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Safeguarding the UK’s universal postal service

Ofcom today published proposals designed to ensure that UK consumers continue to benefit from a universally-priced, affordable postal service, six days a week.

The proposals, subject to an 11 week public consultation, would give Royal Mail greater freedom in the way it sets some of its prices, but introduces safeguards to ensure that consumers and competition are protected.

Safeguarding the universal service and improving efficiency

The central aim of the proposals is to make what is known as the Universal Service Obligation (USO) placed on Royal Mail financially sustainable. Without regulatory changes there is a risk that Royal Mail may not be able to continue to deliver the USO to the same standard.

The USO requires Royal Mail to collect and deliver letters six days a week (and packets five days a week) at an affordable and geographically uniform price to every address in the UK.

The USO also sets performance standards on Royal Mail: 93% of First Class mail must arrive the next day and 98.5% of Second Class mail must arrive within three days of posting.

Royal Mail’s universal service obligations – such as six days a week delivery – are amongst the highest in Europe.

Today’s proposals would incentivise greater efficiency at Royal Mail and ensure that universal service is viable in the long term.

Why changes are needed

Although Royal Mail delivered 16 billion letters to around 28 million addresses last year, since 2006 there has been a 25% decline in postal volumes as customers have moved away from traditional mail to digital technology such as email.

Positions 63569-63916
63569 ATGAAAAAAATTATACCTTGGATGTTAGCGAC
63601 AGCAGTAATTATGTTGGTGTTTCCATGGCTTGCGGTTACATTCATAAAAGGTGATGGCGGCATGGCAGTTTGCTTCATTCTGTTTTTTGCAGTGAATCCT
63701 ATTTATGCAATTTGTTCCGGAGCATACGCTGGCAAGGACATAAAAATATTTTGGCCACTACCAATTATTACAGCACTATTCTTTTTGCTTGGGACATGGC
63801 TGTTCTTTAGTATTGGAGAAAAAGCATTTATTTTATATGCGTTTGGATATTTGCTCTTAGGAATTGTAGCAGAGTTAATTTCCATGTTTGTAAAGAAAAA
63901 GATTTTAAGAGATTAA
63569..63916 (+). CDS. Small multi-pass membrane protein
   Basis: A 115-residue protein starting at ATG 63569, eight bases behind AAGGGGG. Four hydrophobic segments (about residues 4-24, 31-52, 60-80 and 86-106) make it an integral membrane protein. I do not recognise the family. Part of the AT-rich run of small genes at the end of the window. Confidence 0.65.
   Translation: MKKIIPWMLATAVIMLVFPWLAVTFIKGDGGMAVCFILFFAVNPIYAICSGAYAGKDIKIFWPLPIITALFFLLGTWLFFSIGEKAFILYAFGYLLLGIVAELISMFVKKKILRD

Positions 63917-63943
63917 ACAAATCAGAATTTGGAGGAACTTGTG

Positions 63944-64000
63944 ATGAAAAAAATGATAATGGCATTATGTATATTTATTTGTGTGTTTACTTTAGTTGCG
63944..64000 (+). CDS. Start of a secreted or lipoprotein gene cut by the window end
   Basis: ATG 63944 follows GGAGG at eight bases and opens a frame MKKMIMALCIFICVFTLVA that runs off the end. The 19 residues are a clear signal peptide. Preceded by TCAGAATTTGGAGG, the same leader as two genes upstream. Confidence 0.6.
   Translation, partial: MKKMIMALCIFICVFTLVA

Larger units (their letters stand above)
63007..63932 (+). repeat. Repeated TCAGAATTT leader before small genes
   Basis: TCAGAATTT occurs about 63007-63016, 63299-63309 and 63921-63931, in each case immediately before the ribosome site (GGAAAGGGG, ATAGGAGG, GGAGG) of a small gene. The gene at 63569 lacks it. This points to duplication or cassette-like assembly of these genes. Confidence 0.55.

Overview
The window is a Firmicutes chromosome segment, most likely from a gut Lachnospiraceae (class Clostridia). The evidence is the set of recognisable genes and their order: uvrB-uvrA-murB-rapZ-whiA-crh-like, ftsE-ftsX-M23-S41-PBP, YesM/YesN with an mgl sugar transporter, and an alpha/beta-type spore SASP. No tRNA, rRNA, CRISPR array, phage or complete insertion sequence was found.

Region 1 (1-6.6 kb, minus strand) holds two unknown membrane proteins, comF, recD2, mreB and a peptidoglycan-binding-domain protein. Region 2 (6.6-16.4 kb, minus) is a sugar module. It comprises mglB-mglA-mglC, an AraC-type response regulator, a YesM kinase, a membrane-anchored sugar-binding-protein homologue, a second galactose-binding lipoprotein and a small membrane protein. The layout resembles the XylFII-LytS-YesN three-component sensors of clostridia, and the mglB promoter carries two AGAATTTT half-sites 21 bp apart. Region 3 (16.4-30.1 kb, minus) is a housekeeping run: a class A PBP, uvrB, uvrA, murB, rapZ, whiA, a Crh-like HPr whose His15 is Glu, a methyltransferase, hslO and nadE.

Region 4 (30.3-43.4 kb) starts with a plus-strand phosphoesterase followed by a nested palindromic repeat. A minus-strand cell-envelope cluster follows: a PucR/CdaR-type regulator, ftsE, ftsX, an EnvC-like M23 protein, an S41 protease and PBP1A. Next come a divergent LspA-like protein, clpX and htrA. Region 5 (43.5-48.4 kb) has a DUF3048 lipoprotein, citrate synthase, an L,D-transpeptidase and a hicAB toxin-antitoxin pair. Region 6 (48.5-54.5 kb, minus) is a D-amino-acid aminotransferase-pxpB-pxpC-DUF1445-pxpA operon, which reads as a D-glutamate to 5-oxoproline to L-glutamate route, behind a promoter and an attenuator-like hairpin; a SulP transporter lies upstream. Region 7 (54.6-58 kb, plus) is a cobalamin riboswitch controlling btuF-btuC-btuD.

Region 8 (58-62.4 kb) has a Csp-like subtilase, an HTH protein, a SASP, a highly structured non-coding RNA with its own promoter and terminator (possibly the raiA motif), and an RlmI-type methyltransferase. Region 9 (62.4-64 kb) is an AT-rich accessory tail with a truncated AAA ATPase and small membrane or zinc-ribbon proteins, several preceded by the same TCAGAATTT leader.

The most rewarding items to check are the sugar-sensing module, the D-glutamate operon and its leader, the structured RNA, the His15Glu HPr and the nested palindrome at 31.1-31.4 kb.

According to the 2010 Hooper Report on the postal sector, mail volumes are expected to continue to decline globally by between 25% and 40% in the next five years as businesses and residential customers make increasing use of online services and email.

Royal Mail’s letters business made a loss of £120m in 2010/11 and has a significant pension deficit. It is estimated that the cost of the network necessary to meet the USO is more than £6bn a year.

While consumers and businesses rely on postal services, the average household spends around 40p per week on post, compared to around £10 per week on each of electricity, telephone and gas services*.

Proposals to secure high quality UK postal services

The current regulatory model for post has failed to ensure the ongoing viability of universal service. The huge changes affecting the industry – particularly the decline in postal volumes – call for a new approach to regulation.

Ofcom therefore proposes to give Royal Mail freedom to set its own prices for the majority of its products including:

  • First Class deliveries – letters, large letters (A4 in size and up to 750g in weight) and parcels;
  • Second Class deliveries – for large letters and parcels up to 1Kg in weight;
  • standard parcels;
  • business mail – metered or franked mail and pre-printed envelopes; and
  • bulk mail – mainly large businesses sending a large volume of post in a single mailing for example, bank statements.

Safeguards to protect consumers

Ofcom proposes a number of significant regulatory safeguards to help ensure that the universal service remains viable and to protect consumers. They include: